A carnival mood has engulfed Zimbabwe’s capital, Harare. Zimbabweans poured out to the streets carrying flags and placards to celebrate Wednesday’s military takeover.
President Robert Mugabe is under intense pressure to resign. But nothing has been heard from the 93-year-old since he appeared at a university graduation on Friday.
“We want to tell President Mugabe, it is time to rest,” Chipo tells us as she continues celebrating with her friends near Freedom Square. “This is a new Zimbabwe, and freedom has finally come,” she adds.
Such a public display of defiance against the president would have been unthinkable before the military intervention.
Crowds erupt into celebration at the sight of military vehicles and soldiers.
“They have given us our second independence,” shouts a man from a crowd surging towards an armoured personnel carrier.
The crowds sing songs praising the military and its chief, Gen Constantino Chiwenga. Some carry placards featuring the general’s portrait and that of the former Vice-President Emmerson Mnangagwa, who was fired last week after a feud with First Lady Grace Mugabe.
Negotiations are going on behind the scenes to persuade President Mugabe to step down.
It is understood that he has insisted that he cannot do so and legitimise a coup.
The military maintains this is not a coup and there is international pressure to use constitutional means to resolve the political crisis. Negotiators are poring through Zimbabwe’s laws to find a legal way out.
Saturday’s call for civilians to take to the streets looks choreographed to lend some legitimacy to the transition process being discussed.
President Mugabe’s support base has continued to crumble. Independence war veterans who fought alongside him against colonial rule have also been meeting in Harare. They, too, have called on their former leader to leave.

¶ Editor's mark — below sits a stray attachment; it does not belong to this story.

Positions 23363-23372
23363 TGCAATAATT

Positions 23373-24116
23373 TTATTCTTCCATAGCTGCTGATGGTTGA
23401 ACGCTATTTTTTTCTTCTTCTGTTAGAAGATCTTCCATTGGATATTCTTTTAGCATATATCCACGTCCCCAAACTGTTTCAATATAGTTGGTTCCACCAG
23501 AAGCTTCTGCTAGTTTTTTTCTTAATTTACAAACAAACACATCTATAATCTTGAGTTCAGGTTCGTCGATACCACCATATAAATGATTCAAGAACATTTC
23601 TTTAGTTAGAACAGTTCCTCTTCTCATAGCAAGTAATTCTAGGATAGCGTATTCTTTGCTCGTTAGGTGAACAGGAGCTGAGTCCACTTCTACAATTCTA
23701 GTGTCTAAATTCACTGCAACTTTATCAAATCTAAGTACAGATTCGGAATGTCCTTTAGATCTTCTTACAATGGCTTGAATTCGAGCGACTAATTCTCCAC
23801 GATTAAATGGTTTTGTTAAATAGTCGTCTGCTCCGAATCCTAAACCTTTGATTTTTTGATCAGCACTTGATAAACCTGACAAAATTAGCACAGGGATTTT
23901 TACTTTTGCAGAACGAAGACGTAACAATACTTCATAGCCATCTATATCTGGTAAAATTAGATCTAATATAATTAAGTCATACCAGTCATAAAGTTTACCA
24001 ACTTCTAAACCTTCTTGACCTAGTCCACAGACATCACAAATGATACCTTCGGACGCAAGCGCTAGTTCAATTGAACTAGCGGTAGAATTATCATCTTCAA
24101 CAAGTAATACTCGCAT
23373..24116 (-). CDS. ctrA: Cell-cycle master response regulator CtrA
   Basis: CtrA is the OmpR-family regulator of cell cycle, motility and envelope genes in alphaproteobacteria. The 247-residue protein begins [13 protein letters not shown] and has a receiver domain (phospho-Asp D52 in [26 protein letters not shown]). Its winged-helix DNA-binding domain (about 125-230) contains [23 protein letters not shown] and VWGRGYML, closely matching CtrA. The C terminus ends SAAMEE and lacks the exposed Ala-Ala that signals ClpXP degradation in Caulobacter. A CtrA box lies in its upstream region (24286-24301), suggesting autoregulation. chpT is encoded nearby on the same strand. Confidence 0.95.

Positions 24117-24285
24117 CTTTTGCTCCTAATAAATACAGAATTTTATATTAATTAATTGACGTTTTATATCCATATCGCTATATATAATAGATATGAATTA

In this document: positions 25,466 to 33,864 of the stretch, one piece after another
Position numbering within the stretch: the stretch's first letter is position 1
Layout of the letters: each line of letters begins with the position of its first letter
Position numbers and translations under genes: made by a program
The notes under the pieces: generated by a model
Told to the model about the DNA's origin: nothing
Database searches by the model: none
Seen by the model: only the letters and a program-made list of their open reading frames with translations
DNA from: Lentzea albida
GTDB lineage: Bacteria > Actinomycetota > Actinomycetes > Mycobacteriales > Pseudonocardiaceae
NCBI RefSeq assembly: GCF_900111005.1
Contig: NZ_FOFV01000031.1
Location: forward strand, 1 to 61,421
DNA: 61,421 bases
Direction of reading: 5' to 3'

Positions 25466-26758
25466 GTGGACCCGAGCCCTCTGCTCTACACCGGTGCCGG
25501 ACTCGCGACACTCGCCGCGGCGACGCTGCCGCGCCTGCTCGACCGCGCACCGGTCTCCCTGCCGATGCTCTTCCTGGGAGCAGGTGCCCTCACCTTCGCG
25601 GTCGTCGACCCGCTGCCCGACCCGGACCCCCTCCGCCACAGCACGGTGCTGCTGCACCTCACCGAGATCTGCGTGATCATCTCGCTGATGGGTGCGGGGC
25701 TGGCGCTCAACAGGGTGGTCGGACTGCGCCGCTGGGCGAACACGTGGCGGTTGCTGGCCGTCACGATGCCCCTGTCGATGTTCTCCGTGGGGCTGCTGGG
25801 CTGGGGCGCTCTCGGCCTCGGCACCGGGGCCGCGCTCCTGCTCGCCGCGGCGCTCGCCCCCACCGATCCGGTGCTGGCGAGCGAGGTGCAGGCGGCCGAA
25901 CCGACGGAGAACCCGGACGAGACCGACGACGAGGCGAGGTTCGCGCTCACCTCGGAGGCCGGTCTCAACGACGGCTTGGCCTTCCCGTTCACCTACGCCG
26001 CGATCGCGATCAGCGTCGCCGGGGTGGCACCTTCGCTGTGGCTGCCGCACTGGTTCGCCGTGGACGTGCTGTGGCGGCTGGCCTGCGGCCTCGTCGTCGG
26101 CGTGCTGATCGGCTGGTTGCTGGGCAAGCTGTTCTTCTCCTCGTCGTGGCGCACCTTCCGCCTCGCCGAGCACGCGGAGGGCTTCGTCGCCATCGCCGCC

But the biggest blow yet to Mr Mugabe could be delivered by the central committee of the ruling Zanu-PF on Sunday.
State television, ZBC, reported that eight out of 10 provinces of the party have passed a vote of no confidence in the president. Sunday’s meeting is expected to ratify their decision, a move that could see Robert Mugabe dismissed as party leader.
Back on the streets in the capital, car horns have been blaring all day as a few daring drivers attempt stunts amid cheers from spectators.
The feeling of freedom is palpable. There is a sense that Mr Mugabe’s 37-year rule is coming to an end.
The majority of those in the streets are young people who have only ever known him as their leader, like 31-year-old Rachel, who took her children aged nine months and four years to Freedom Square. “I’m happy that she (pointing at the younger child strapped on her back) will grow up knowing a new president, not the one I’ve known all my life.”
“We want change,” says another young woman. “It doesn’t matter what change, we just want it.”
As celebrations continue into the night, it appears not much thought has been given to life after Robert Mugabe.
But there is growing consensus that the 93-year-old man has overstayed his welcome.